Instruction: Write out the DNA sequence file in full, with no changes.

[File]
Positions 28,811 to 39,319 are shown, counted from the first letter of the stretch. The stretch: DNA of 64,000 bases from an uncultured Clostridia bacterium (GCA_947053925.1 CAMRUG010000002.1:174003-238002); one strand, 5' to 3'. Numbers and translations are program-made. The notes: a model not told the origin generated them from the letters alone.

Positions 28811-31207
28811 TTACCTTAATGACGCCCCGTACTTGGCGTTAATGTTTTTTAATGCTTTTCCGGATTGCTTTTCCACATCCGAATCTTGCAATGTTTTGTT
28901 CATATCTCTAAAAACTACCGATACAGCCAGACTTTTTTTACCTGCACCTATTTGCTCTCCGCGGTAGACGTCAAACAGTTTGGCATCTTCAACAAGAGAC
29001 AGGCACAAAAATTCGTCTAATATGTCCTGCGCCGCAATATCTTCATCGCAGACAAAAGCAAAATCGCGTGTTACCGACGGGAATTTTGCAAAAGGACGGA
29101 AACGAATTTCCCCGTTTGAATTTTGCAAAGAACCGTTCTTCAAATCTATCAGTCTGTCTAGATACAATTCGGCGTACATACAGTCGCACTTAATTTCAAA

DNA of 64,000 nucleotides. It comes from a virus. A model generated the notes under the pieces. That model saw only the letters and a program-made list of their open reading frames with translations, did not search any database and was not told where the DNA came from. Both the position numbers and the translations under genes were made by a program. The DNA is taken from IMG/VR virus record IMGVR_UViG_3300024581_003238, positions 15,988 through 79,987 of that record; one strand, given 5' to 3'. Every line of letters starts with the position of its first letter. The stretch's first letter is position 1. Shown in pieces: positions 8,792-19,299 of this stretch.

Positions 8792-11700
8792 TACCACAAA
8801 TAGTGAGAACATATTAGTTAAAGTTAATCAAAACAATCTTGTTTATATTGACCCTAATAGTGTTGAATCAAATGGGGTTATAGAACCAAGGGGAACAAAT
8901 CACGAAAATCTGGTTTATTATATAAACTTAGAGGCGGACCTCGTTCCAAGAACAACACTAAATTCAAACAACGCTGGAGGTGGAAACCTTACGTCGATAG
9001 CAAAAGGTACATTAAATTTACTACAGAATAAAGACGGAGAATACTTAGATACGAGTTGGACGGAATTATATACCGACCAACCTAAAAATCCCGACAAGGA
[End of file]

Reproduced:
Positions 28,811 to 39,319 are shown, counted from the first letter of the stretch. The stretch: DNA of 64,000 bases from an uncultured Clostridia bacterium (GCA_947053925.1 CAMRUG010000002.1:174003-238002); one strand, 5' to 3'. Numbers and translations are program-made. The notes: a model not told the origin generated them from the letters alone.

Positions 28811-31207
28811 TTACCTTAATGACGCCCCGTACTTGGCGTTAATGTTTTTTAATGCTTTTCCGGATTGCTTTTCCACATCCGAATCTTGCAATGTTTTGTT
28901 CATATCTCTAAAAACTACCGATACAGCCAGACTTTTTTTACCTGCACCTATTTGCTCTCCGCGGTAGACGTCAAACAGTTTGGCATCTTCAACAAGAGAC
29001 AGGCACAAAAATTCGTCTAATATGTCCTGCGCCGCAATATCTTCATCGCAGACAAAAGCAAAATCGCGTGTTACCGACGGGAATTTTGCAAAAGGACGGA
29101 AACGAATTTCCCCGTTTGAATTTTGCAAAGAACCGTTCTTCAAATCTATCAGTCTGTCTAGATACAATTCGGCGTACATACAGTCGCACTTAATTTCAAA

DNA of 64,000 nucleotides. It comes from a virus. A model generated the notes under the pieces. That model saw only the letters and a program-made list of their open reading frames with translations, did not search any database and was not told where the DNA came from. Both the position numbers and the translations under genes were made by a program. The DNA is taken from IMG/VR virus record IMGVR_UViG_3300024581_003238, positions 15,988 through 79,987 of that record; one strand, given 5' to 3'. Every line of letters starts with the position of its first letter. The stretch's first letter is position 1. Shown in pieces: positions 8,792-19,299 of this stretch.

Positions 8792-11700
8792 TACCACAAA
8801 TAGTGAGAACATATTAGTTAAAGTTAATCAAAACAATCTTGTTTATATTGACCCTAATAGTGTTGAATCAAATGGGGTTATAGAACCAAGGGGAACAAAT
8901 CACGAAAATCTGGTTTATTATATAAACTTAGAGGCGGACCTCGTTCCAAGAACAACACTAAATTCAAACAACGCTGGAGGTGGAAACCTTACGTCGATAG
9001 CAAAAGGTACATTAAATTTACTACAGAATAAAGACGGAGAATACTTAGATACGAGTTGGACGGAATTATATACCGACCAACCTAAAAATCCCGACAAGGA